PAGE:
SAX vs. DOM
As you know, DOM is an in-memory tree structure of an XML document or document fragment. DOM is a natural object model of an XML document, but it’s not always practical. Large documents can take up a lot of memory. This is overkill if all you want to do is find a small piece of data in a very large document.
SAX is, in many ways, much simpler than DOM. There is no need to model every possi-ble type of object that can be found in an XML document. This makes the API easy to understand and easier to use. DOM contains many interfaces, each containing many methods. SAX is comprised of a handful of classes and interfaces. SAX is a much lower-level API when compared with DOM. For these reasons, SAX parsers tend to be smaller than DOM implementations. In fact, many DOM implementations use SAX parsers under the hood to read in XML documents.
SAX is an event-based API. Instead of loading an entire document into memory all at once, SAX parsers read documents and notify a client program when elements, text, comments, and other data of interest are found. SAX parsers send you events continu-ously, telling you what was found next.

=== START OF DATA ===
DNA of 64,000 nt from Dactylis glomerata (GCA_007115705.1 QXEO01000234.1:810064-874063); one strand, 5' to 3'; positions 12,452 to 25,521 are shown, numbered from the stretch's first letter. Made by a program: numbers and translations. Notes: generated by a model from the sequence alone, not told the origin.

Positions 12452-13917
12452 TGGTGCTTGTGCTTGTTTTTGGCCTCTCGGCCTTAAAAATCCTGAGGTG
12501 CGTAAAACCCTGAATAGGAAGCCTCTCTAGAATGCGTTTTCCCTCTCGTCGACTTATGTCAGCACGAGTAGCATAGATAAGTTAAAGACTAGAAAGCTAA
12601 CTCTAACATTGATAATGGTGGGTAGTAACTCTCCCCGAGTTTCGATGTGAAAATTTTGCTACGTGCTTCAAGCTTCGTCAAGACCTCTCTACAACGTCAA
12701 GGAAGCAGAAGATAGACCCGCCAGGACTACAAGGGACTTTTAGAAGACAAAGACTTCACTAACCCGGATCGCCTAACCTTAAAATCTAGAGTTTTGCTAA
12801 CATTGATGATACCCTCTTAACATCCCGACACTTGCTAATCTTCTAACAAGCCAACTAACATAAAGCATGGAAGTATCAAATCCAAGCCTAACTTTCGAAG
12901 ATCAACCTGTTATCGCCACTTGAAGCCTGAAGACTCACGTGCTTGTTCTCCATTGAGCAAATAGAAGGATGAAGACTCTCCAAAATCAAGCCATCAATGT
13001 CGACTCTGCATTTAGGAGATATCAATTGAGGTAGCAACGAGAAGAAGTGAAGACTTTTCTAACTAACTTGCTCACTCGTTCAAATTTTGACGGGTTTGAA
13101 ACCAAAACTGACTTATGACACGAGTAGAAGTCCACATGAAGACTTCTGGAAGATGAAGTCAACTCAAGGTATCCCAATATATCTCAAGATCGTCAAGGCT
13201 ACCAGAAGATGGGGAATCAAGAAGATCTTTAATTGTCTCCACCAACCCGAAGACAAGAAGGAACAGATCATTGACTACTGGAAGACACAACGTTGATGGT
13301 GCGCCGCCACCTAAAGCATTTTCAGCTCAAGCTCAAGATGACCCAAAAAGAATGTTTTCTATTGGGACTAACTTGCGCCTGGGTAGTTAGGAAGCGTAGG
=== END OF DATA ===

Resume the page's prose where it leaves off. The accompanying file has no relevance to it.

The DOM parses XML in space, whereas SAX parses XML in time. In essence, the DOM parser hands you an entire document and allows you to traverse it any way you like. This can take a lot of memory, so SAX can be significantly more efficient for large documents. In fact, you can process documents larger than available system memory, but this is not possible with DOM. SAX can also be faster, because you don’t have to wait for the entire document to be loaded. This is especially valuable when reading data over a network.
In some cases, you might want to build your own object model of an XML document because DOM might not describe your specific document efficiently or in the way you would like. You could solve the problem by loading a document using DOM and translat-ing the DOM object model into your own object model. However, this can be very ineffi-cient, so SAX is often a better solution.